By Henry Doss
The general tendency of things throughout the world is to render mediocrity the ascendant power among mankind. -- John Stuart Mill
Big businesses don't seem to be very innovative. An informal glance around the big business landscape won't reveal much in the way of innovation beyond perhaps the routine adoption of a new technology, a bit of chasing the most current business model paradigm or acronym, or maybe rejiggering organizational charts here and there. But, innovation? Not so much.
A little speculation about why big business doesn't seem to be innovative might lead to any number of hypotheses. Perhaps it is the case that large-scale business is based on risk mediation, so don't look for much strategic risk-taking. Or it might be that because big businesses are so technology dependent -- and more often than not, legacy technology-shackled -- that you simply won't find much innovation requiring significant (read, "expensive") system changes. Or maybe regulatory constraints put a damper on imagination and creativity or anything that smacks of drawing outside the lines. Or, a little cynicism just might suggest that for the most part most big businesses are at their core a commodity enterprise, with a relatively sticky customer base that rarely leaves; consequently, there is little motivation to pursue game-changing product or service innovation.
There are plenty of other speculations to go around, all of them in some measure based on market realities. But these speculations and constraints don't speak directly to the challenge of innovation in big organizations, in spite of the measure of truth they all contain. They miss the mark because none of these characteristics of large-scale enterprise have anything to do with the presence -- or absence -- of innovation, necessarily. They are all simply prevailing conditions -- indisputably real, a part of the landscape. These conditions and constraints, in and of themselves, are not the problem. Innovation, if it is to operate as a constant in any business has to be in the real context, of real conditions, in the real world. So, yes, big businesses are constrained in very specific ways -- technology, regulatory environment, capital, risk. But it's not these real-world constraints that inhibit innovation. It's business culture.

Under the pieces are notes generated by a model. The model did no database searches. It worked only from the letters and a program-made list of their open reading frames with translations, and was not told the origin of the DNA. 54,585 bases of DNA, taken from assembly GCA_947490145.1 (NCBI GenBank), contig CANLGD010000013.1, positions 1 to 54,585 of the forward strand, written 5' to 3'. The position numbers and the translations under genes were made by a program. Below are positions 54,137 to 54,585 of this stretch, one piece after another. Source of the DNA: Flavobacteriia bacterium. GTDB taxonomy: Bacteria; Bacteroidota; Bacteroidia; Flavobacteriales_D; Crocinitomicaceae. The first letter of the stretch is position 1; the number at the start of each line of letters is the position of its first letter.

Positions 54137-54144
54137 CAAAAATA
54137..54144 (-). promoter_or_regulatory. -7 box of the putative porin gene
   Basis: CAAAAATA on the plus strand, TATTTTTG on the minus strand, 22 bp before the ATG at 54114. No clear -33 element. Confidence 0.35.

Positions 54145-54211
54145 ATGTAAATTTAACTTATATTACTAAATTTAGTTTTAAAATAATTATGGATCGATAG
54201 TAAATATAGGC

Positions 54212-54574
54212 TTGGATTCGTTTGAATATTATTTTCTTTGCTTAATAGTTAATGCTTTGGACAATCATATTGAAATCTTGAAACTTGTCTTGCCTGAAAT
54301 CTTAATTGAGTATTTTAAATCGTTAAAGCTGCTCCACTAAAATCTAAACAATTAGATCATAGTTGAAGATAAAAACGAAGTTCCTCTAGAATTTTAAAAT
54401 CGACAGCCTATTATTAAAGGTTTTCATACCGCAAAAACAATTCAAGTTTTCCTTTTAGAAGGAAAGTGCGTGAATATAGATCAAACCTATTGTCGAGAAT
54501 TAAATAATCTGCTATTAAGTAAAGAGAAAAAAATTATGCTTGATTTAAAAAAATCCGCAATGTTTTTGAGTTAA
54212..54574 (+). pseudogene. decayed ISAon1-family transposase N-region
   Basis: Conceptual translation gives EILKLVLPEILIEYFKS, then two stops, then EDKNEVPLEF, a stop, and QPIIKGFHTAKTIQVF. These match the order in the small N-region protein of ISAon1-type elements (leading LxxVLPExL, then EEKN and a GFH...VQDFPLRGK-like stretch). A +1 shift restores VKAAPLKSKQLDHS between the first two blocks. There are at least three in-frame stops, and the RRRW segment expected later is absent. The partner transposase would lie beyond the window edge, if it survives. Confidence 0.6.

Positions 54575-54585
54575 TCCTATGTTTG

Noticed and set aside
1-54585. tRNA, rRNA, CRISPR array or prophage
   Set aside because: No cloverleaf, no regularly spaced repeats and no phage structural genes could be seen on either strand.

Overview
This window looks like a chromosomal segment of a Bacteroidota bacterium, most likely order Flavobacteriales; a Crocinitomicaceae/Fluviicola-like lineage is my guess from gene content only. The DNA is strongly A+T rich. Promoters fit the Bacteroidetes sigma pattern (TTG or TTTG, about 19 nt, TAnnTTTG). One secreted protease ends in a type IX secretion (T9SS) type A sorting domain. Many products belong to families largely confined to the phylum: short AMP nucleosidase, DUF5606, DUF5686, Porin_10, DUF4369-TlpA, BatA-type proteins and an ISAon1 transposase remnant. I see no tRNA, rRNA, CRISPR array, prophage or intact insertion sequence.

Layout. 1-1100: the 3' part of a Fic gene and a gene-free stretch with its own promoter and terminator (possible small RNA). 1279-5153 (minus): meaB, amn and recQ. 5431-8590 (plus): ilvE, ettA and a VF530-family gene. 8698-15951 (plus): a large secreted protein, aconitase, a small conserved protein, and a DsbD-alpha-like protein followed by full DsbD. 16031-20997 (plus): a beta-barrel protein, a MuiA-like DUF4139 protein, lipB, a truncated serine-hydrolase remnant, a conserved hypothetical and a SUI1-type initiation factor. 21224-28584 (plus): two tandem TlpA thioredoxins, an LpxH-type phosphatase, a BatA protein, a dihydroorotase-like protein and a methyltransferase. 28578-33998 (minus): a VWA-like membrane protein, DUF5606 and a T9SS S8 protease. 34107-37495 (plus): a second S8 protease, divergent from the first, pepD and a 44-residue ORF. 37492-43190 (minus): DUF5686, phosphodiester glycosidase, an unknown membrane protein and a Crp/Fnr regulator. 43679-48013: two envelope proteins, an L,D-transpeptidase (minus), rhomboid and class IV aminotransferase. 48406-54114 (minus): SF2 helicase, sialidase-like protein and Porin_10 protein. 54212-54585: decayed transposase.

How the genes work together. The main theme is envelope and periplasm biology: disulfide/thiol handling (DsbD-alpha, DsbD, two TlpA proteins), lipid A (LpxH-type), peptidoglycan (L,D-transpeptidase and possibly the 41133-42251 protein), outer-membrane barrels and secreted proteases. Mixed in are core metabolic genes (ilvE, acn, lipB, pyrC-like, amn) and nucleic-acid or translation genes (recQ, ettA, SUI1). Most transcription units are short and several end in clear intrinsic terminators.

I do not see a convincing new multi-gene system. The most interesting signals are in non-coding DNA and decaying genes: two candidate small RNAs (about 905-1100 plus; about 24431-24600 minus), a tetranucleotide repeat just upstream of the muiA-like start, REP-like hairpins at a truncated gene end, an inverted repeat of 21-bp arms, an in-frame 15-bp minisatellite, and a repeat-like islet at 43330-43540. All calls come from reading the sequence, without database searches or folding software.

If you look around inside any large-scale operation nowadays, you'll probably find any number of innovation-labeled initiatives -- accelerators, incubators, labs and so on. You might even find an innovation officer or an office of innovation. Most of these efforts or initiatives will be managed and structured in ways that are similar to other external supplier relationships, even if the office or initiative dedicated to innovation happens to be internal. That is, what you'll find is that in all of these cases, innovation is being delegated, or outsourced, or in some manner separated from day-to-day operations, as if innovation is something that happens there, but not here. The challenge of course, is that here -- inside the organization's culture -- is exactly and precisely where innovation will occur.
There is a strategic distinction that helps to better understand the strong, direct correlation between innovation and culture, and this distinction is critical to understanding and engineering broad cultural change: That is the distinction between innovation and output, or between innovation and invention. Output -- the inventions, ideas, and new things that can be seen and touched and measured -- is something organizations may very well be able to buy. Businesses buy output every single day: newly invented technologies, or new management paradigms from consulting firms, or things -- like merchandising or signage. In fact, big businesses can be very, very good at establishing powerful relationships with multiple suppliers who are providing inventive, new output. And there's nothing wrong with that.
But two deep, strategic challenges present themselves in this outsource/purchase approach to innovation:
Herding: When businesses outsource innovation and limit themselves to the purchase of innovative output from suppliers, they inevitably position themselves in the "me too" category. If there is a truly innovative product, strategy, market positioning or management paradigm out there to be bought and sold, then of course everyone is in the market for it. And inevitably this competition to buy the newest innovation leads to purchase herding behavior, with everyone leaping into the market place to "buy innovation." As an example, one need only think of the early days of data mining technologies, and the rush to buy data innovation (read: "data technology") followed by a long, long period when deployment of these purchased technologies languished in an operational no-man's land. It was a case of "great output," followed by "low innovation" -- at least insofar as execution is concerned.
Optimization: Even if it were the case that somehow an organization managed to buy into an innovative "thing" and somehow managed to be first to market with a particular innovation, the deployment of that innovation is directly dependent on its culture. It is one thing to have a new technology, or a new product, and quite another to take that technology or product and deploy it with efficiency, focus, drive and commitment. A moment of honest, deep reflection will reveal the truth of this problem. How many strategies (service differentiation), or technologies (call center interactive technologies) or products (mobile payments) come onto the market as potentially innovative solutions, and then stall or limp along in the deployment? Most? All? The difficulty sits inside the conflation of output and innovation -- "the thing" and culture. Owning the most innovative product in the world has little real value without the cultural ability to absorb, institutionalize and deploy that product.